Chicken Crossing Road

We always try to keep you updated with local newsworthy events, and wouldn’t be doing our job if we didn’t share with you this August 12th News Release from the Portland Police Bureau.

Police Respond to Chicken Crossing the Road in Linnton – Officers Unable to Determine Chicken’s Intent

On Monday August 11, 2014, at 5:45 p.m., North Precinct officers responded to the report of a chicken crossing Highway 30 in Linnton, North of the St. John’s Bridge.

The call reported to the non-emergency line that the chicken was creating a traffic hazard along the highway.

Responding officers were unable to locate the chicken and fortunately there were no traffic crashes related to this unusual report.

Seriously though, animals in the roadway creating traffic hazards are no laughing matter. According to statistics from the Oregon Department of Transportation’s Crash Analysis & Reporting Section, wildlife-involved traffic collisions have been on the rise in Oregon. Last year, ODOT received reports of 1,283 such crashes, up from 1,199 reported in 2011, and approximately 30 percent higher than the number reported in 2007 (903 reported crashes).

Here are recent examples of these crashes:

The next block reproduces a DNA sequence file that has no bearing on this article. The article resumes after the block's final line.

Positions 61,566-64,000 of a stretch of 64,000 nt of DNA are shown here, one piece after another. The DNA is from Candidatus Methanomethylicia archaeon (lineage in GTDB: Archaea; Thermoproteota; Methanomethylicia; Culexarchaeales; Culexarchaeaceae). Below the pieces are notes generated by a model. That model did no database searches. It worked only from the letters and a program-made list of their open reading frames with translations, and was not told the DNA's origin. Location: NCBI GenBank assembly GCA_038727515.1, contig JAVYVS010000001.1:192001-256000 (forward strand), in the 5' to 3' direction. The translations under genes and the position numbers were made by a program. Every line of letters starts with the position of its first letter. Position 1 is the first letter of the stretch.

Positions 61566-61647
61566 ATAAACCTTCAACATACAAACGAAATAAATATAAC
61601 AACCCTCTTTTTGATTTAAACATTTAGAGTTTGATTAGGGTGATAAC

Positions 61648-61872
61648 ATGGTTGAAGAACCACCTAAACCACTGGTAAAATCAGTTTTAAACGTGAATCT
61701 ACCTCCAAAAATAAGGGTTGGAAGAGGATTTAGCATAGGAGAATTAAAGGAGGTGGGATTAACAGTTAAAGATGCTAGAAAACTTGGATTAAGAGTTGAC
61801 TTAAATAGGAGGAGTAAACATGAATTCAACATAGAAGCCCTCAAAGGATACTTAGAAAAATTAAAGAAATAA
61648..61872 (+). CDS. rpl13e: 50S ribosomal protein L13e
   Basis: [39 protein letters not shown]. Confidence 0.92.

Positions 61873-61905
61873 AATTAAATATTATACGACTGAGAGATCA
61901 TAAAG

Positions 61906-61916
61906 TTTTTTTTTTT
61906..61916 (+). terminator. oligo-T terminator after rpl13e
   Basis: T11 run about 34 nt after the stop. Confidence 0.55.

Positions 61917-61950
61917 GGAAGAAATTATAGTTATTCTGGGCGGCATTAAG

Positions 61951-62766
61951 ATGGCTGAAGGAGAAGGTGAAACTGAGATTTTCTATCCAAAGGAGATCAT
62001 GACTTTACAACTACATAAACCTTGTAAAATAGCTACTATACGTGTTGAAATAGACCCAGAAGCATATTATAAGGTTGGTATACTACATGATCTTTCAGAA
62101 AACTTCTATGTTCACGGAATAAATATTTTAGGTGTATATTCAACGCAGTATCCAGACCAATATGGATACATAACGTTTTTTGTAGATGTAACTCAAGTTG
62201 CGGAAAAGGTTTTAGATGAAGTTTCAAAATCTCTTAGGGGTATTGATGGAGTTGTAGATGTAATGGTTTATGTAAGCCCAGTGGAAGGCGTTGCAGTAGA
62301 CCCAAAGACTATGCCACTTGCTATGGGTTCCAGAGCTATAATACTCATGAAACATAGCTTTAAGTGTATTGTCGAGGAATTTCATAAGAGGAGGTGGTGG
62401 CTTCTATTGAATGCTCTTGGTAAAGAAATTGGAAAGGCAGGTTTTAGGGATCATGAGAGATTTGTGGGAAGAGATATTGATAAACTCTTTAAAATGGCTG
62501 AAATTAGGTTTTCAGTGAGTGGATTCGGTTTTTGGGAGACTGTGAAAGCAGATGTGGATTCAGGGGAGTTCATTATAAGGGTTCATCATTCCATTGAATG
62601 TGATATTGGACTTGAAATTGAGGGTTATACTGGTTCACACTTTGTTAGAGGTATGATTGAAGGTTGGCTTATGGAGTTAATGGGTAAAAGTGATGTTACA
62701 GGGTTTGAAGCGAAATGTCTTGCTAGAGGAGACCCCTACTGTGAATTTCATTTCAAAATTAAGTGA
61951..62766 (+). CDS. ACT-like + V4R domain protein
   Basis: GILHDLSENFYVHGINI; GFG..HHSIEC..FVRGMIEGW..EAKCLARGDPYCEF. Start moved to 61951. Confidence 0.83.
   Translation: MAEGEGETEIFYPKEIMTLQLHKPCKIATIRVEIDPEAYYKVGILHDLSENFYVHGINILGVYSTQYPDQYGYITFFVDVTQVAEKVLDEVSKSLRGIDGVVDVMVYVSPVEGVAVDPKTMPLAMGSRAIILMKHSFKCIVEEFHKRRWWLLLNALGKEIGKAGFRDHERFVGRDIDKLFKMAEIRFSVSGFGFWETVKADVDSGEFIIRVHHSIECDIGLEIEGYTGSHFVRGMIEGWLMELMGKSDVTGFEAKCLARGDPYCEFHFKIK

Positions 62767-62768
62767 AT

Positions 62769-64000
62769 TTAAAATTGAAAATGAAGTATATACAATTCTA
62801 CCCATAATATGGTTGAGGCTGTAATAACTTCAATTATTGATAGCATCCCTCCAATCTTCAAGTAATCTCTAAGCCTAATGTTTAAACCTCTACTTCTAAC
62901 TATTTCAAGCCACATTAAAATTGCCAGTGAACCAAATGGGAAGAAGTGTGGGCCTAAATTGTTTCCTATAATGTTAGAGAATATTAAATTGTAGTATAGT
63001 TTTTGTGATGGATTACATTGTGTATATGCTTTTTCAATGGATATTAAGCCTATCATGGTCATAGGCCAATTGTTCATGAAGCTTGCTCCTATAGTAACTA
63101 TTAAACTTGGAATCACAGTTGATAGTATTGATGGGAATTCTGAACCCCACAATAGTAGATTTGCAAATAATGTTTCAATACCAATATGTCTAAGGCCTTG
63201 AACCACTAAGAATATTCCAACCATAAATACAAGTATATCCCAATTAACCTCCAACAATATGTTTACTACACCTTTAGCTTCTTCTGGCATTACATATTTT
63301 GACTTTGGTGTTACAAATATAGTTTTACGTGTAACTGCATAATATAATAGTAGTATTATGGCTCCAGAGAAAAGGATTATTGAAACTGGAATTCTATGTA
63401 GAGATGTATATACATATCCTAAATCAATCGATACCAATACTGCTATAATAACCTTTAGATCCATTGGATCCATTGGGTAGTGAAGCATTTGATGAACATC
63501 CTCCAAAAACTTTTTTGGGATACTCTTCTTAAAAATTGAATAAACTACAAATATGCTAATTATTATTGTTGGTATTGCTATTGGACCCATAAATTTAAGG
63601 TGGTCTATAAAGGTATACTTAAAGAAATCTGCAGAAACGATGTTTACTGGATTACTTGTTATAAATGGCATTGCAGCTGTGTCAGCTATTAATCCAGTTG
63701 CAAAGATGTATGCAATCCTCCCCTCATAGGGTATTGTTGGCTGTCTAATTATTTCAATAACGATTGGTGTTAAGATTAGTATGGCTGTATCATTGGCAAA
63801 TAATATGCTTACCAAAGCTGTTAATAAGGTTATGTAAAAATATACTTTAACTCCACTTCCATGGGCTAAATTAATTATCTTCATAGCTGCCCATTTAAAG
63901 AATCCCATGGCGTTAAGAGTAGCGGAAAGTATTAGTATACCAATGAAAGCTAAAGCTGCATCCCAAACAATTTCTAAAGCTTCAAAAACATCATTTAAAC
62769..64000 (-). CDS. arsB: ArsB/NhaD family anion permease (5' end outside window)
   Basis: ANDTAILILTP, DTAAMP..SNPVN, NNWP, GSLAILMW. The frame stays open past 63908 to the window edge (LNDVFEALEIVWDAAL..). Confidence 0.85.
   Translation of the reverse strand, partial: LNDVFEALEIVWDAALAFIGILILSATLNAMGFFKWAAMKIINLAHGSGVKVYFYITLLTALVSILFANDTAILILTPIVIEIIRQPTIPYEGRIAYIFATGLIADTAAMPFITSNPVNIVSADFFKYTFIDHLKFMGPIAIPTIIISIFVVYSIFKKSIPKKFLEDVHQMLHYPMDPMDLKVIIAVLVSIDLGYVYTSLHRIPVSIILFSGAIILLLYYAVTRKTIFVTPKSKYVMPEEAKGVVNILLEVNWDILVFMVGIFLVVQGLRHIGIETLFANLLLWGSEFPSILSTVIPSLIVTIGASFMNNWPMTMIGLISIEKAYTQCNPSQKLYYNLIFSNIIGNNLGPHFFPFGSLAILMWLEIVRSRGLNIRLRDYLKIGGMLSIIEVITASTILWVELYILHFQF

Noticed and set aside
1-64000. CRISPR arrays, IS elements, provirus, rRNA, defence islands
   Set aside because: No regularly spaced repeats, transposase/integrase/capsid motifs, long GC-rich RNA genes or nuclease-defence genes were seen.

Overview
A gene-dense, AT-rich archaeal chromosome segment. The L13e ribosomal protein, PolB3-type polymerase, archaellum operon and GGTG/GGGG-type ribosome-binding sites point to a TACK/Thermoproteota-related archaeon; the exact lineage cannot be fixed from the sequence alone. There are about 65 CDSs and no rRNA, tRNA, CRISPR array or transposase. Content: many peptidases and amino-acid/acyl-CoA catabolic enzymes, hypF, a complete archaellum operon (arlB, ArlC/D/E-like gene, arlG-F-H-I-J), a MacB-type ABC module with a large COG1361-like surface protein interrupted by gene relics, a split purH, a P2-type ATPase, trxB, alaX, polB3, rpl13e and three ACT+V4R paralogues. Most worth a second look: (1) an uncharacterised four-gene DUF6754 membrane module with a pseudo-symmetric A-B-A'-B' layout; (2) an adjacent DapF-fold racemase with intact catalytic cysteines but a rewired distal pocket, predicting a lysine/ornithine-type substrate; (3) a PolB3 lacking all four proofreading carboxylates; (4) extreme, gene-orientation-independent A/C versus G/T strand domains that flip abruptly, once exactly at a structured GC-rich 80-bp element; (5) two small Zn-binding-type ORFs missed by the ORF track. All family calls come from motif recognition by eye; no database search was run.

• On October 31, 2013, two people traveling at night westbound on Highway 140W near milepost 65 swerved to avoid a deer in the road. The vehicle’s driver lost control, traveled across both lanes, and overturned after striking an embankment. Both occupants were not injured.
  • On September 24, 2013, a commercial truck driver traveling at night eastbound on Highway 26 near milepost 82 in Wasco County struck a bull elk. The truck and tanker trailer overturned, blocking the highway for several hours. The truck driver received serious, but non-life threatening injuries.
  • On September 8, 2013, a commercial truck driver traveling before sunrise southbound on Highway 97 south of Grass Valley swerved to avoid several deer in the roadway. He lost control and rolled off the highway. The truck driver received non-life threatening injuries.
  • On June 23, 2013, a motorcyclist traveling during daylight hours on Highway 19 west of Spray in Wheeler County struck a deer and was found deceased by a passing motorist.

ODOT statistics indicate since 2003 there have been more than 9,400 reported wildlife-involved collisions in Oregon, thirty (30) of which resulted in a fatality. More than a third of the total reported crashes occurred September – November. Since 2008, Oregon counties with the highest number of reported wildlife-involved crashes are Lane, Clackamas, Deschutes, Douglas, and Jackson.

Oregon State Police, Oregon Department of Transportation and Oregon Department of Fish and Wildlife urge drivers to be aware of the possible dangers associated with animals on or near our highways.

If you see animals (or people) in or near the roadway potentially causing a traffic hazard, in Portland call the Police Non-Emergency line at (503) 823-3333. The Non-Emergency line for Oregon State Police is 503-375-3555.